Several states such as Alabama and Mississippi have significantly higher proportions of opioid prescriptions for Medicare Part B beneficiaries, 46% and 45% respectively. Approximately 10% of Medicare Part B recipients received one or more opioids on a regular basis, with 5 million beneficiaries receiving opioids for three months or more in 2016.  More than half a million beneficiaries received high amounts of opioids through Part D in 2016. All of these beneficiaries received a morphine equivalent dose (MED) of greater than 120mg per day for at least 3 months[1].

IV.  Conclusion:

To be clear, the government’s interest in opioid and controlled substance prescribing practices isn’t new.  A cursory look at the list of administrative sanctions taken by almost any state’s Medical Board and / or Dental Board will confirm that pain medications have been, and will likely continue to be, a significant problem.  Unfortunately, the number of opioid-related complaint referrals has risen over the practices. Nevertheless, prescribing practices of Federal and state regulators are carefully monitoring the opioid prescribing practices of qualified physicians, nurse practitioners, physician assistants, podiatrists and dentists in their respective jurisdiction. Despite the fact that the CDC March 2016 guidance is “voluntary,” we recommend that pain management professionals review their prescribing practices and verify whether their particular practices are consistent with the recommendations set out in the CDC’s March 2016 guidance.  Additionally, you should ensure that your opioid prescribing practices also comply with any requirements established by your state legislature and any state licensing authorities.

[1] United States of America. U.S. Department of Health & Human Services. Office of Inspector General. HHS OIG Data Brief OEI-02-17-00250.

Health Care Fraud to Remain a DOJ Priority

Exclusion News (May 22, 2017):
By Paul Weidenfeld

Health Care Fraud will continue to be a high priority of the Department of Justice Kenneth Blanco, the Acting Head of the Criminal Division.  Describing health care fraud as “egregious,” “despicable” and driven by “greed” – Mr. Blanco, told the iABA Health Care Fraud Institute last week. went on to say that the department would be “vigorous” in its pursuit of those who violate the law in this area.”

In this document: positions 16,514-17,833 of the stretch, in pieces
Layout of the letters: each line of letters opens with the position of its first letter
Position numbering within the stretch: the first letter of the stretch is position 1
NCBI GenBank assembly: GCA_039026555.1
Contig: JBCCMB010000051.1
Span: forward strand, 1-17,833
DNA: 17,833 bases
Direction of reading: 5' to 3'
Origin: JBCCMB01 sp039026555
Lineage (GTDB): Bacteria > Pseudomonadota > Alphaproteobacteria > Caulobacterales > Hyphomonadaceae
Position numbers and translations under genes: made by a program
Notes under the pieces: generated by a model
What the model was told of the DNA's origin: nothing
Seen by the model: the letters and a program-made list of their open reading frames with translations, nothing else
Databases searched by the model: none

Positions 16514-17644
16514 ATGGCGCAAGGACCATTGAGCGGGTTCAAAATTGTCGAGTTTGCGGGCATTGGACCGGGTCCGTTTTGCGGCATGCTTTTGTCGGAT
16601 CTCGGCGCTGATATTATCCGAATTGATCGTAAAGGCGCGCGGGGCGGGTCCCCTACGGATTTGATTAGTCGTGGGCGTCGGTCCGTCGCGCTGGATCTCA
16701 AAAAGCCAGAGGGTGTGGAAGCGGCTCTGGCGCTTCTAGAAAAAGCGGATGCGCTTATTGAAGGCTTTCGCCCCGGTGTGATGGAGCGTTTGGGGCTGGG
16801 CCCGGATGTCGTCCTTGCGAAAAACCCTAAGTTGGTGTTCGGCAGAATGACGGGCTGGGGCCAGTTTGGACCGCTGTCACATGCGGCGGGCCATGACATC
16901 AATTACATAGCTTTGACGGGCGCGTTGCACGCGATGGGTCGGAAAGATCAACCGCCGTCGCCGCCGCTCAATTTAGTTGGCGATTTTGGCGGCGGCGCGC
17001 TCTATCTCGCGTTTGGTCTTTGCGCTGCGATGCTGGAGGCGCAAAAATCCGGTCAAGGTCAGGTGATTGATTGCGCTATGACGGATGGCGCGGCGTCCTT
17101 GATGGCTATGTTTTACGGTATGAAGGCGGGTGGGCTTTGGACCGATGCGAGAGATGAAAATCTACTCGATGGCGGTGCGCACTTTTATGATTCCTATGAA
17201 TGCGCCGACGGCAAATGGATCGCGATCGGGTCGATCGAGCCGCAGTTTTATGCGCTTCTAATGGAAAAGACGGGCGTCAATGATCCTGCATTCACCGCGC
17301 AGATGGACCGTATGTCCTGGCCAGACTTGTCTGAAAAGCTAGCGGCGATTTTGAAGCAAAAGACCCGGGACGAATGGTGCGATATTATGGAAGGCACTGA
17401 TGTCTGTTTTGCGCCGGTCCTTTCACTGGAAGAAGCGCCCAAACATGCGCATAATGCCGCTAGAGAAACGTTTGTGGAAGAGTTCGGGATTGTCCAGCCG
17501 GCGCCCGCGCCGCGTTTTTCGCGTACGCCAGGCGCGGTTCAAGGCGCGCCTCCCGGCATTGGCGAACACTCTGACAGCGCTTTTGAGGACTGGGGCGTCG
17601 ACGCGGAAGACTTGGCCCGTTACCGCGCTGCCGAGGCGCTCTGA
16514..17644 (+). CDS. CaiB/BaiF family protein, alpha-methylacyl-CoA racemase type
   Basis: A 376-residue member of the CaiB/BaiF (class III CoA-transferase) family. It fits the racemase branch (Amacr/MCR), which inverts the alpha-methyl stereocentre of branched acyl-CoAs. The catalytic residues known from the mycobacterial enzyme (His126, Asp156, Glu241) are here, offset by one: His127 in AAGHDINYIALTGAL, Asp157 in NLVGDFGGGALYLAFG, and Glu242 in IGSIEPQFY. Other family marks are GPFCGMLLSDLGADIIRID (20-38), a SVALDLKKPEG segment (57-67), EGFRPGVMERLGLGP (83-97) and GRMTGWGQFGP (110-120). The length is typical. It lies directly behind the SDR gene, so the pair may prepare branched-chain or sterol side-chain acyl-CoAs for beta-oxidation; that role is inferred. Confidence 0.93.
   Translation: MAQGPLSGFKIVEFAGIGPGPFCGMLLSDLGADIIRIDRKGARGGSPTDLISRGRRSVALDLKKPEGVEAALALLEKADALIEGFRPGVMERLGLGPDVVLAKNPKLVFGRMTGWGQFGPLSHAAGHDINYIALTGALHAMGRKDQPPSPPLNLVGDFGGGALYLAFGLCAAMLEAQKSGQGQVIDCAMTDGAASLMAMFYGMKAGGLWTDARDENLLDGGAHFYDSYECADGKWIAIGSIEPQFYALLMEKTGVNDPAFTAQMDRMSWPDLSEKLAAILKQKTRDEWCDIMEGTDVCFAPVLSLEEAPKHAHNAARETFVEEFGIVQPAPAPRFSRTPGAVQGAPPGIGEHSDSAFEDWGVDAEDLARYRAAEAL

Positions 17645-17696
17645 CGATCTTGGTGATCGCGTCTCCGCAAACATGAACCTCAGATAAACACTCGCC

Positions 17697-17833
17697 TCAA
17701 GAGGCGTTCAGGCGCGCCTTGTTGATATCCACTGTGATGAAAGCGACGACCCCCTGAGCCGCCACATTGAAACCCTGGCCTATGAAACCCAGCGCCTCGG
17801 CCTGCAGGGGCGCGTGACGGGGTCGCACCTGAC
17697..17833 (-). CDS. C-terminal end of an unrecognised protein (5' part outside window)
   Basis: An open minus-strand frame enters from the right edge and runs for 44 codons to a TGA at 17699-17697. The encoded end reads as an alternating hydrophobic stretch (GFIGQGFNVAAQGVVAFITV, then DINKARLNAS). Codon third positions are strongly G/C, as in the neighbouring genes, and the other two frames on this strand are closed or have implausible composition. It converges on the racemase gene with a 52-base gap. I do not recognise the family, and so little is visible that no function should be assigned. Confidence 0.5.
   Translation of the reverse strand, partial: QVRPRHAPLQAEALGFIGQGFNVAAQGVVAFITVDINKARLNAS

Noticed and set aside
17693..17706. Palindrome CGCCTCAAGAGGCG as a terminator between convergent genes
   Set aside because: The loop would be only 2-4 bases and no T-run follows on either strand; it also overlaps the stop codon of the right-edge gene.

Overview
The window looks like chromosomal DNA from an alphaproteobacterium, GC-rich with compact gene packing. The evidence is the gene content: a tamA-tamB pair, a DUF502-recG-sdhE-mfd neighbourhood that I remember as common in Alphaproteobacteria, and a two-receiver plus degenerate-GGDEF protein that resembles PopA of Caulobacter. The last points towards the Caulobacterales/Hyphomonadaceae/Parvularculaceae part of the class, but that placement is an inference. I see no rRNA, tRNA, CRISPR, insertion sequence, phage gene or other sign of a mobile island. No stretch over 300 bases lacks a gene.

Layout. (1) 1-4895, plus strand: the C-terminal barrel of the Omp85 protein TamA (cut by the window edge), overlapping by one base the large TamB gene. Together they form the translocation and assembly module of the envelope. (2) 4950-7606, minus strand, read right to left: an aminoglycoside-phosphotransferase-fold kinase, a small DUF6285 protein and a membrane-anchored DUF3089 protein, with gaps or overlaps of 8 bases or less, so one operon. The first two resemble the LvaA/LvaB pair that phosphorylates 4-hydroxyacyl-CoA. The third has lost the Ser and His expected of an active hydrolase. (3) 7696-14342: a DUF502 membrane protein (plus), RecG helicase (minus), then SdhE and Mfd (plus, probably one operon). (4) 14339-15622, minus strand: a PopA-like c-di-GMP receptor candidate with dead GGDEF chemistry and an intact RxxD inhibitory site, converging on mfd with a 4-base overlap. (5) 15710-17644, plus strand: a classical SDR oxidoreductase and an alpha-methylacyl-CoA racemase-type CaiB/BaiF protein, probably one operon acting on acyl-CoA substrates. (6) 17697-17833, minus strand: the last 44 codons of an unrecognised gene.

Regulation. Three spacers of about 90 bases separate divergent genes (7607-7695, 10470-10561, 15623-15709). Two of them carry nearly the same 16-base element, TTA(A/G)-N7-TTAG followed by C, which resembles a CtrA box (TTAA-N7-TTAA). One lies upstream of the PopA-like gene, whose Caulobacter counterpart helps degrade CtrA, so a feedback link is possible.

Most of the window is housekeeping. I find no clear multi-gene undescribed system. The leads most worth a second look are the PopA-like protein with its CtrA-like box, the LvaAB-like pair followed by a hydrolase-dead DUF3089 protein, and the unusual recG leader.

Department of Justice announcements of its commitment to health care fraud enforcement are common and would hardly have been noticed in prior administrations. But by going out of his way to “be clear” that health care fraud is “something that Attorney General Sessions feels very strongly about” and remains a “priority” for DOJ, Mr. Blanco appears to be sending the message that health care fraud had not been left behind in a Justice Department that has been pursuing several new initiatives and has several new areas of focus. 

A Concern that Health Care Fraud Deprives Care to the those in Need

While patient safety and financial costs have been the longstanding focus of health care fraud enforcement, Mr. Blanco told the conference attendees that money stolen is “important,” but that his focus was on the impact that health care fraud has by denying services to those in need. In his view, health care fraud “deprives many people of access to medical care, even the most basic forms of care, because fraud increases the costs for all of us and shuts out those who are the most needy or those in society who are just making it.”

The assertion that there is a direct linkage between health care fraud and the deprivation of services to certain specific segments of the population appears to stake out new ground in the fight against health care fraud. It will be interesting to see if this slight shift in concerns results in any change in health care fraud enforcement policies or investigation goals.

Data Mining and Information Sharing Driving Enforcement

Mr. Blanco also discussed recent investigations and stressed that the “cooperative partnerships” between the criminal division strike force, the investigative agencies and the U.S. Attorney’s Offices were critical to the recent enforcement successes. To this point, he noted that last years “national health care fraud takedown” involved 36 separate U.S. Attorney’s Offices and many State Medicaid Fraud Control Units while resulting in charges against 301 individuals and alleged false billings in the amount of $900 million.

The wide array of investigative and prosecutorial tools at the divisions disposal and the advanced data mining techniques being employed were also credited. As Mr. Blanco stated, “We now have an in-house data analytics team headed by some of the best and brightest. Analyzing billing data from CMS has become a key part of our investigations because it permits us to focus on the most aggravated cases and to identify quickly emerging schemes and new types of Medicare fraud…We have the opportunity to halt schemes as they develop. This cutting-edge method has truly revolutionized how we investigate and prosecute health care fraud.”

Final Thoughts